When one bad apple does spoil the whole bunch…

rey spadoni

There’s more to the story, I’m sure.  The whole Ray Rice, Commissioner Roger Goodell, Baltimore Ravens kerfuffle story that is.  There’s almost always more to the story…

… but let’s move past the issue of how and why the gladiator mentality of the National Football League coupled with commonplace corporate cover-up thinking caused this problem in the first place.  Let’s consider this issue of domestic abuse.  It’s hard to talk about.  It’s awkward.  National statistics suggest that one in three women have experienced physical violence from an intimate partner.  I work within the health care field and can only say that I believe it.

There are a number of contributing factors, tops of which is ignorance to the facts.  Domestic abuse is about control and there are warning signs.  Domestic abuse is often tolerated when suspected because “it’s a private matter” or because it’s misunderstood (“this is your cross to bear… you must bear it”).  And when we “productize” women (check out many of the commercials played during a typical NFL game), we suggest to the masses that women are something to own, to control.

The Ray Rice incident was horrible.  Watching the video can only make a person feel sick.

But it is shining a light on the ignorance.  It is exposing the bad apples among us who look the other way, who believe that others can be mere possessions, who continue to invest our money and time in a league that really ought to know better by now.

And to those who think about women (and men too) who are controlled, who are victims, who are subjected to living without hope… and think “why don’t they just leave?”, please consider these stories (click here).

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2 Responses to When one bad apple does spoil the whole bunch…

  1. Rodney says:

    Amen Rey! I too work in the healthcare field. I have seen women, and I personally know women who have been beaten and battered! It is disgustingly sad when it happens. All the women I know, fortunately, had the strength to get out… eventually. It wasn’t easy for a lot of reasons. You touched upon them here. Resources are limited… psychological despair can “disable” the people being abused… safety concerns… and so on. The women I know personally are strong and have a lot of support around them. Everybody can’t say that, which makes it even tougher. There is no one answer of course, but now that it is in the spotlight, again, hopefully someone will run with it and make some lasting changes. In the meantime, if you know someone… keep encouraging them! Let them KNOW you are THERE for them for anything! Having a local, personal support system is just as important as federal support for a lot of women. We can curb this problem with a grass roots effort of sorts. I really liked one quote I heard from an NFL player… “God made women for us to lean on, not beat on”. Amen!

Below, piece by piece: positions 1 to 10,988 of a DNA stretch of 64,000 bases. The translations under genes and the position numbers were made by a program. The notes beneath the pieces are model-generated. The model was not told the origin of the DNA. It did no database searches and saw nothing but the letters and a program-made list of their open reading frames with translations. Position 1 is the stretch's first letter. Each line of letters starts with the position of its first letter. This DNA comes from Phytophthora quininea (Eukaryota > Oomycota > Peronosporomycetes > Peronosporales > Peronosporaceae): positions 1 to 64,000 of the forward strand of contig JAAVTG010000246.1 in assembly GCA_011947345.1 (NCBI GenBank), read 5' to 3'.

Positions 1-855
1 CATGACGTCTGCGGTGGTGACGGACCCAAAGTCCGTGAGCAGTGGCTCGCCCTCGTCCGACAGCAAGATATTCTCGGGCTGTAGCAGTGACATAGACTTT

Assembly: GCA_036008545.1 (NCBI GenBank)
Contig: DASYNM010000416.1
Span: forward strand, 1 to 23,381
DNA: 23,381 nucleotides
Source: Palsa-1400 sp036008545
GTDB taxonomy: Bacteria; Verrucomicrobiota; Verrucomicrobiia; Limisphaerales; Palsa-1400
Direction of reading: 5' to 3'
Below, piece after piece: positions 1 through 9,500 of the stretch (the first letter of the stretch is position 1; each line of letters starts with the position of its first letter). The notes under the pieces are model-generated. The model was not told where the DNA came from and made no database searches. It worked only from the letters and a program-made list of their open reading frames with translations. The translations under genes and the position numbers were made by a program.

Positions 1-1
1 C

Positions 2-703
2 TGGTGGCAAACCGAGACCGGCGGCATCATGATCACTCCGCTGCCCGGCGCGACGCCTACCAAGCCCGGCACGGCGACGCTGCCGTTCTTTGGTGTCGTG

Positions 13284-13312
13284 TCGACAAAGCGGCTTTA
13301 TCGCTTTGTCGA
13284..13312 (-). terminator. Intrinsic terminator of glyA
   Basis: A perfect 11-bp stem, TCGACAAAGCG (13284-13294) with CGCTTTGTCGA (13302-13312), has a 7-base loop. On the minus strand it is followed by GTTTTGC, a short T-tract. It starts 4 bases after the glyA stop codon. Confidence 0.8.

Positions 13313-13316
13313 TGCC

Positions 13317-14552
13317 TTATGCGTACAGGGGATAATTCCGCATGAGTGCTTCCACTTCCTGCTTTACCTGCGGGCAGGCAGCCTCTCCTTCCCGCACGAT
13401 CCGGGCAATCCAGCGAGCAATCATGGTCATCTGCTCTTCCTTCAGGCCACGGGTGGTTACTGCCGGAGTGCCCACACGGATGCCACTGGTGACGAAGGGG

2. Watching Ray Rice coldcock his then-fiance in an elevator was nothing short of horrifying, and nothing any civilized person would condone. Interestingly, however, his actions were not illegal (nobody filed an assault complaint). I’m not sure how I feel about that. Certainly attitudes must change on a societal level. Rice and his wife did us a service by bringing this issue into discussion in a big way (even here on a photography blog!). Most people talk about the victim (why did she allow it, why doesn’t she leave, etc). Let’s start talking about the aggressor: why does he feel he has the right to smack her? That is the attitude that must be changed.

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